There’s no shortage of popular myths and misconceptions about the law, but one of the more widely held is the idea that after you die your lawyer will contact all your family members and friends and get them together in a single room so he or she can read them the terms of your last will and testament.
Though this is a very popular myths and often encountered in movies and novels, it is almost completely baseless. The reality is that no one has a reading of the will nowadays. The probate process will require that your state representative file the will with the probate court, and may send copies to your named beneficiaries and legal heirs, but other than that there will be no official reading where the terms are read out loud.
This myth is probably a remnant of earlier times when it was a lot harder to make copies and send them to people. Additionally, literacy rates were much lower in the past, so you couldn’t even be sure that the people who receive the will could read it in the first place.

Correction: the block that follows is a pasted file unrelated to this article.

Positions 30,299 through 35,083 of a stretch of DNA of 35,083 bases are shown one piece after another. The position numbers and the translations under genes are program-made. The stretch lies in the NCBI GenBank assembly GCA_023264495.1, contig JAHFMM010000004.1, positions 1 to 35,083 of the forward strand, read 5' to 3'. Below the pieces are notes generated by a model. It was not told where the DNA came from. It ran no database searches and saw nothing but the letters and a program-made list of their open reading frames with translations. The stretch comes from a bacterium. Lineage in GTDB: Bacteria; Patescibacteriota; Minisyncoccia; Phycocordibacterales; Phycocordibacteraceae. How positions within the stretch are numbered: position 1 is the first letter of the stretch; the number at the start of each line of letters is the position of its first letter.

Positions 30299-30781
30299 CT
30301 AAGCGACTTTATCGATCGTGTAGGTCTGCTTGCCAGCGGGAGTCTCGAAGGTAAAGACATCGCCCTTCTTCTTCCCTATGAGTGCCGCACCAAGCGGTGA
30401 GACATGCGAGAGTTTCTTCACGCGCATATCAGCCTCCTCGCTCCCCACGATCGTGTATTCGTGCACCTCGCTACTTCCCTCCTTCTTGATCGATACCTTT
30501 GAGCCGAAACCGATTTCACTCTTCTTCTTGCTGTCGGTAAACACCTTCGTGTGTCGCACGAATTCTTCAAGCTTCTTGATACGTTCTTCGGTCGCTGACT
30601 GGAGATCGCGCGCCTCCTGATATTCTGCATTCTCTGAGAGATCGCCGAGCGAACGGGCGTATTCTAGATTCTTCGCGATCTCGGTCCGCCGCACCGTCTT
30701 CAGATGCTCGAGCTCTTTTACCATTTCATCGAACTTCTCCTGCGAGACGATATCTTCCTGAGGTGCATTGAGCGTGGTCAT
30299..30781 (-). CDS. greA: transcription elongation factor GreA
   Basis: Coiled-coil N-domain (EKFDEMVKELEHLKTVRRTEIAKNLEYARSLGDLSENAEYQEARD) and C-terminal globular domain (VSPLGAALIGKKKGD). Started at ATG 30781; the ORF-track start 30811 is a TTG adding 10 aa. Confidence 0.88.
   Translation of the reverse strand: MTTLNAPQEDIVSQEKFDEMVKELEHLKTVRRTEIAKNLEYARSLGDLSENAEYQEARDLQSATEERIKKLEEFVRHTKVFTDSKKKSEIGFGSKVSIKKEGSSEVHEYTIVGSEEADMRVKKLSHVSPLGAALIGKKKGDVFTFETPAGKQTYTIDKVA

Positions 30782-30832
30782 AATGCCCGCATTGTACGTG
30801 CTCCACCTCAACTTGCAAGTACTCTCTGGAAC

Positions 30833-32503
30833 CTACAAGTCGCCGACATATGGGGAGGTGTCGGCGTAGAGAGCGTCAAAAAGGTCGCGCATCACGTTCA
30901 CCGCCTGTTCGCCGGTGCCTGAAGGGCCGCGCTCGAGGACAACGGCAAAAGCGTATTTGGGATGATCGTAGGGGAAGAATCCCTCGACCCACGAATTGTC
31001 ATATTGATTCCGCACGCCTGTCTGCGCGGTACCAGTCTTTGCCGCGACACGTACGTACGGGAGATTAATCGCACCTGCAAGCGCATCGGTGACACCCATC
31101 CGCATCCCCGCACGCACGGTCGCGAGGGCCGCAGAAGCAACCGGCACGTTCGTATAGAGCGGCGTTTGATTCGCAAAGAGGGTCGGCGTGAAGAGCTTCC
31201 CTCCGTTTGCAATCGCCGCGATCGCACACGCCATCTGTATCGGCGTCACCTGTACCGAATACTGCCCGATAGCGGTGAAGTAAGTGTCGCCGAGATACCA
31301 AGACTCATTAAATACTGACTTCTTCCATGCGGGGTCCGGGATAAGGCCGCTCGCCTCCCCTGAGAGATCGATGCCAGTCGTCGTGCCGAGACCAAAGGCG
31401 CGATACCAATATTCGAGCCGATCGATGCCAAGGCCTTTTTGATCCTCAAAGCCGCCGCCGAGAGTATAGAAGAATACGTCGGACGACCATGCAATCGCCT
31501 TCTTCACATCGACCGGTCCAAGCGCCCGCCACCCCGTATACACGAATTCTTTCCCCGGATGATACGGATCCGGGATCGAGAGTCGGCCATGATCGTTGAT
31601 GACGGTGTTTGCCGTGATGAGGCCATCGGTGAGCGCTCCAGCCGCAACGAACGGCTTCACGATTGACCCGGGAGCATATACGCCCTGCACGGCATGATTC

However, today there is no problem making copies or ensuring that the proper recipients actually get a hold of it. In addition to that, a will, once filed with the probate court, becomes open to public inspection. All anyone has to do to read a will is go down to the county courthouse and look it up. That is why the wills of deceased celebrities such as Michael Jackson and Jacqueline Kennedy were quickly available on the Internet shortly after they were lodged with the probate courts.
Latest posts by Timothy P. Murphy (see all)
- Important Estate Planning Tools for the LGBTQ Community - December 11, 2019
- Don’t Accidently Disinherit Your Children - December 9, 2019
- Your Estate Plan: Get It Into a Writing or Else - December 7, 2019